Tuesday, November 11, 2008

Mostly Take It Further

A trip to an antique show this weekend sparked an idea. While browsing I found two issues of Corticelli's needlework publication, 1898 and 1899. This photo shows the front of one and the back of the other. I love these publications.

Each one features different stitches. They often include common stitches with uncommon (today) names and also stitches I've never seen elsewhere. The color images are mostly of needlepainted flowers.

At the back of one of the issues, there was an article about crocheting over oval and circular shapes and appliqueing them to fabric for sort of a lace effect. It wasn't terribly appealing but it began a thought train.

In the past, in various antiques shops, I've seen envelopes with small card initials that were made to be stitched over on fabric. I assume the cardboard would act like the padding for padded satin stitch. It gave a more integrated but similar effect to the oval and round pieces used in the booklet.

I made some intertwined initials, playing around with this month's TIF, and liked the idea of a monogram like this.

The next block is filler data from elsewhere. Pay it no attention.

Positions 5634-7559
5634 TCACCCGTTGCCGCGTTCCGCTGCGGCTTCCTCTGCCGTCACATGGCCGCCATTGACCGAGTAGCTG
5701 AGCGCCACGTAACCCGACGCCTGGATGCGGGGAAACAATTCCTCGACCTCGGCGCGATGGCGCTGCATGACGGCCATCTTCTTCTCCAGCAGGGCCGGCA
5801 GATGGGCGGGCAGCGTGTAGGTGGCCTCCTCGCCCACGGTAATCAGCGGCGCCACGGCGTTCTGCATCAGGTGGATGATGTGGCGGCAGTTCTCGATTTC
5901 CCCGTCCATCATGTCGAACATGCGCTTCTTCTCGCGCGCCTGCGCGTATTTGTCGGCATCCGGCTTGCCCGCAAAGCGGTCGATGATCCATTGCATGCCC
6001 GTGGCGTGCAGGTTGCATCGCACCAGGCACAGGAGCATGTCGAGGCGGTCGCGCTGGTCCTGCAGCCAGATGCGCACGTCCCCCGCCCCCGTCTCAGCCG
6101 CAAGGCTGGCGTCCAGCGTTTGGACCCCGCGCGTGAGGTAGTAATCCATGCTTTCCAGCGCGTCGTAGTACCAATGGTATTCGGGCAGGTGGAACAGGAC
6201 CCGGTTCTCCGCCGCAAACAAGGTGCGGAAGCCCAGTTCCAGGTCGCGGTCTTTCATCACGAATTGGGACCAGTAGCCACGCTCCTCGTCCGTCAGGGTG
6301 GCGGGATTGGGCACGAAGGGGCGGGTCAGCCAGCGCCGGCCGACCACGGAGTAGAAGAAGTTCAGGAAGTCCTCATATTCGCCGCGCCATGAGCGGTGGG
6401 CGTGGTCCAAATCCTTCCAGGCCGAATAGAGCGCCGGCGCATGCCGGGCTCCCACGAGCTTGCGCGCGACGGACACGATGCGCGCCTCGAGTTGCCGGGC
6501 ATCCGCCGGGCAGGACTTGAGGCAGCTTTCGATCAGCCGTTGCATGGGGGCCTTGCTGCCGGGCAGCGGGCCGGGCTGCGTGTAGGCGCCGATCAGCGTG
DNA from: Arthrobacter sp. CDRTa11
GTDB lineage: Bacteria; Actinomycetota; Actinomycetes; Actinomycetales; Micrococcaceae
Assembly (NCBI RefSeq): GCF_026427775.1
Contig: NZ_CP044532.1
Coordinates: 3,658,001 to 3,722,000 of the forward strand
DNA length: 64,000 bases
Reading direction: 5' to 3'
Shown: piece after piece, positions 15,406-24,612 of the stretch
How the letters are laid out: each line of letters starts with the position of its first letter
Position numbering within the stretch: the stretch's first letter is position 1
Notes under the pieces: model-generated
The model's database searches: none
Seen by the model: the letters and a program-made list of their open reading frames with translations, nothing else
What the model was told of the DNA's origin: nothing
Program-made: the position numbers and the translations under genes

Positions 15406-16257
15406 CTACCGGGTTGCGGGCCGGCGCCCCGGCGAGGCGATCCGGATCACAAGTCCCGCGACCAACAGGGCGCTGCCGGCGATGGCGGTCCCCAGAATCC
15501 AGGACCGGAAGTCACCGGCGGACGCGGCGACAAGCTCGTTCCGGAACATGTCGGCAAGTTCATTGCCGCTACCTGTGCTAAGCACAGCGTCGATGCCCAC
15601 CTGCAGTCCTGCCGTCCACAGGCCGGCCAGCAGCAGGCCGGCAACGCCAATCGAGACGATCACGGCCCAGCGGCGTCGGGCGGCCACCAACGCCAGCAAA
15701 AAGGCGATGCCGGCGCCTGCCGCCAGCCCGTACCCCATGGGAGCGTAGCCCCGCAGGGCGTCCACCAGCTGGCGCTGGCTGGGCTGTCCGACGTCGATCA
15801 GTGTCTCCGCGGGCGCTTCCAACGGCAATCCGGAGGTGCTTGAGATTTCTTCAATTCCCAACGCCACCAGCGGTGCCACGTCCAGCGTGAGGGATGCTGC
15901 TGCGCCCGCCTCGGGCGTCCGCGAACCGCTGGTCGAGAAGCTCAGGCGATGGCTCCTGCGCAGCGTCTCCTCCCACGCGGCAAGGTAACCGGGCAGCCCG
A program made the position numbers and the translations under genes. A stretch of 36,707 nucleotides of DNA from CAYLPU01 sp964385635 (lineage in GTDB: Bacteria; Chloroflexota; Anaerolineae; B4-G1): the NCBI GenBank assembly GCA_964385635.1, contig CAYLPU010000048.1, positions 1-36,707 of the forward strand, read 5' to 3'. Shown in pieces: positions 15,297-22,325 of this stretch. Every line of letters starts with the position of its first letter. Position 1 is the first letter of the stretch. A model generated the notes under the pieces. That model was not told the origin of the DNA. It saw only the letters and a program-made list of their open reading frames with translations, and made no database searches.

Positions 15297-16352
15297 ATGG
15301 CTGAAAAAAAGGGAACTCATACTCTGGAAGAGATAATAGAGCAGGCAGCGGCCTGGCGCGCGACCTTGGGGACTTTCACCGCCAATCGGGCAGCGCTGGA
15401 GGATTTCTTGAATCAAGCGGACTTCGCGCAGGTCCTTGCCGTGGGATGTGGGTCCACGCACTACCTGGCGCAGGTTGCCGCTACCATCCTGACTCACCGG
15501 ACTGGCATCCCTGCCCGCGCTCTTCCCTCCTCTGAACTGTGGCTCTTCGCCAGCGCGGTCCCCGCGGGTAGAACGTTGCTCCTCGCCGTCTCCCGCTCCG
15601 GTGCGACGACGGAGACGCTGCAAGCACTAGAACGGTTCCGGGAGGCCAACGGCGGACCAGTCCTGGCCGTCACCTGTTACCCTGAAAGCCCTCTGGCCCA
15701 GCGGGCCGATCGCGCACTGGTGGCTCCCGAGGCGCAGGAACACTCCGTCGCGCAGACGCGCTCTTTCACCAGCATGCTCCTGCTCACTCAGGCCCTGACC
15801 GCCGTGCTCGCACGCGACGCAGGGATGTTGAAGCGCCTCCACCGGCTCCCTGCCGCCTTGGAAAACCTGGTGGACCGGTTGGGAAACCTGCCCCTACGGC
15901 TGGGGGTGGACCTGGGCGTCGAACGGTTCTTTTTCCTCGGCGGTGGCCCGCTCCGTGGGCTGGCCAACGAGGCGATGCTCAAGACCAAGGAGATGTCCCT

I'd like it to be large, to fill the journal page but also knew I'd never get so much stitching done in padded satin stitch. So then I thought about the cardboard thing. And decided to use that as a technique. I've printed the intertwined initials below onto cover weight paper and plan to stitch over that for my page this month.

I think I may use the bok choy "rose" printed fabric I made recently (here) as the background fabric. I'm not quite sure yet what colors I will use for the initials. White is traditional and I think perhaps two very pale tints might be fresh, but I like the contrast in the artwork and want to preserve that. I'll have to play with flosses. I do think I will use plain solid color floss on the busy background.

Now that I have a plan, I need to get to work!

P.S. I often post these photos and additional photos to my Flickr page: Marjorie from Illinois. Photos are often there days before they make it up here.


Jane said...
This comment has been removed by the author.
Jane said...

I like your plan, and I would love to see your antique publications. They give such an insight into what life was like back then. They usually make me glad I'm alive in this day and age.

(Sorry for the typo)